It’s that time of year when the flu, or seasonal flu, is rearing its ugly head to infect people of all ages with the influenza virus. The flu virus is highly contagious and spreads easily from person to person usually from a cough, a sneeze or from touching contaminated surfaces to cause respiratory illness. The flu virus enters your body through the eyes, nose or mouth, referred to as the “T Zone”.

It is estimated that between 5% to 20% of people in the U.S. get sick with the flu each year, with anywhere between 3,000 to 49,000 Americans becoming so ill the flu results in death. Most people feel better after about a week or two, but for those at a high risk of developing complications the flu can be deadly. You are at a higher risk of developing complications from the flu that may lead to hospitalization or death if you have asthma, lung diseases like COPD or other chronic conditions.

Symptoms of the Flu

Flu symptoms may come on suddenly, if treatment is sought early enough there are antiviral medications that may help to reduce symptoms and speed up recovery. People in a high risk category of developing complications should immediately seek medical treatment which may include antiviral medications such as TamiFlu®.

Antivirals must begin within a day or two of becoming sick or they will be ineffective. This is why it is so important to see your doctor with any flu-like symptoms. Flu symptoms may include:

  • Sore throat
  • Runny nose and nasal congestion
  • Cough (usually a dry cough)
  • Sudden high fever
  • Headache
  • Chills
  • Fatigue
  • Stomach symptoms (nausea, vomiting, diarrhea)

If you experience these flu-like symptoms contact your doctor right away to see if antiviral medication may help to lessen the severity of your symptoms.

Get Vaccinated to Prevent Serious Flu Complications

There are 3 different flu viruses, A, B and C with the most serious complications caused by the A and B virus. The Influenza A virus contains various strains or subtypes of the virus such as H1N1 and H3N2, which are included in the flu vaccine. The flu virus is constantly changing with new strains identified, which is why it is so important to get vaccinated as scientist work diligently to identify and vaccinate against newly recognized strains.

The flu vaccine is recommended for people of all ages, especially for with those in a high risk category which includes infants over the age of 6 months, pregnant woman and people over the age of 65. Infants under 6 months of age are too young to get the vaccine, which makes it very important for parents and caregivers to get vaccinated as the flu virus in a young infant may cause serious, life threatening complications. High potency vaccines are available for people over 65 and children between the ages of 6 months to 8 years old may require two doses of the vaccine to be fully protected.

Types of Flu Vaccines

The flu vaccine is available in different forms, a flu shot and a spray mist. The flu shot works by helping the body develop antibodies to protect against infection from the various strains included in the vaccine. It typically takes about two weeks before the body has developed an immunity to the flu, with antibodies at the highest level one to two months after receiving the vaccination before they begin to decline. The flu shot is safe for people with asthma, is covered by most insurance and Medicare and is made from inactivated (dead) parts of the virus.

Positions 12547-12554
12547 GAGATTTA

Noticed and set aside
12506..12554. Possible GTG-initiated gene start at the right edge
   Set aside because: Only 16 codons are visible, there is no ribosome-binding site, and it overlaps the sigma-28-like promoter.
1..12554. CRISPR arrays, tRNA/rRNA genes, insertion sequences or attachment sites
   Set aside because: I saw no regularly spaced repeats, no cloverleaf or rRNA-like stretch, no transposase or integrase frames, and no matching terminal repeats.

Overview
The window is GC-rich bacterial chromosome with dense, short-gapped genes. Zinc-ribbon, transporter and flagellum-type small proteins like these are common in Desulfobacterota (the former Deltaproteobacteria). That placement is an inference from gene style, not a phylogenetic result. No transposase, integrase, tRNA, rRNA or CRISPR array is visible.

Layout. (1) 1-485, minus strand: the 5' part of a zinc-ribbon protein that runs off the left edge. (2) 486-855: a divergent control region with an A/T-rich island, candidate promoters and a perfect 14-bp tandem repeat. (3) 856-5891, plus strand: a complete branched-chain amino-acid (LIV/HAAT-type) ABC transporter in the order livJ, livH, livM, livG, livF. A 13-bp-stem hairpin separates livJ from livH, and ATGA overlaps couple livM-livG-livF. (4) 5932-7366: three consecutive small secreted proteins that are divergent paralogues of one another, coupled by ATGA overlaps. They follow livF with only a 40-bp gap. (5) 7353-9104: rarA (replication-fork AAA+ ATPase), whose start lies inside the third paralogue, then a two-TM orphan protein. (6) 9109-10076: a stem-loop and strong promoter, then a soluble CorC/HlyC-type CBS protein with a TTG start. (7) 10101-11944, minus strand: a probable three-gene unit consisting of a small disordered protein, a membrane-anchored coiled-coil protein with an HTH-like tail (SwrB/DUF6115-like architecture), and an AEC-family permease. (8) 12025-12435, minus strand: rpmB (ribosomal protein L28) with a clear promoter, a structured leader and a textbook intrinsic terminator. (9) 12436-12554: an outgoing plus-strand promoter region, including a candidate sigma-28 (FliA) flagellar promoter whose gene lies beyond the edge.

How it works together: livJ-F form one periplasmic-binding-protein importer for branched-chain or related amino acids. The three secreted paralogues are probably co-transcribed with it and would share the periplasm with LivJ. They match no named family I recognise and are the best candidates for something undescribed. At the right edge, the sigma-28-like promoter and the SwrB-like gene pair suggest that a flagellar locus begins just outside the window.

The spray vaccine is a nasal spray mist which is made from live virus strains which are weakened. The FluMist vaccine is recommended only for people between the ages of 2 to 49 who are healthy, are not pregnant and not in a high risk group such as having asthma, COPD or lung disorders. The FluMist nasal spray is an approved alternative to the flu shot.

Getting vaccinated from the flu is the best way to protect yourself and loved ones from contracting and spreading the illness. Learn more about the flu, vaccines and treatments at the American Lung Association.

Practice Healthy Hand Washing Habits

Practicing healthy hand washing habits is very important to prevent the spread of the flu, with the 4 main principles of hand awareness endorsed by the American Medical Association. The 4 principles of healthy hand washing include:

  • Always wash hands before eating or when they are dirty
  • Never cough into your hands
  • Never sneeze into your hands
  • Never put fingers in your eyes, nose or mouth

Henry the Hand Foundation is a non-profit organization recognized for promoting awareness to the principles of hand washing with hygiene behavior programs for children and adults. Visit Henry the Hand Foundation to learn more about practicing and endorsing healthy hand washing, and to learn more about the Infection Prevention Tool Kits available for homes, schools and hospitals.

Getting sick is no fun and with the Holidays here we want to feel healthy to spend time with family, children and our elderly loved ones. Be sure that you protect yourself and your loved ones from contracting the flu with a flu vaccine and healthy hand washing habits.

Greater Waterbury Imaging Center cares about your health and wellness, we encourage you to get the flu vaccine and practice healthy habits. Don’t forget to contact your doctor immediately upon experiencing flu symptoms for antiviral medication that may help. Contact us for all your medical MR imaging needs.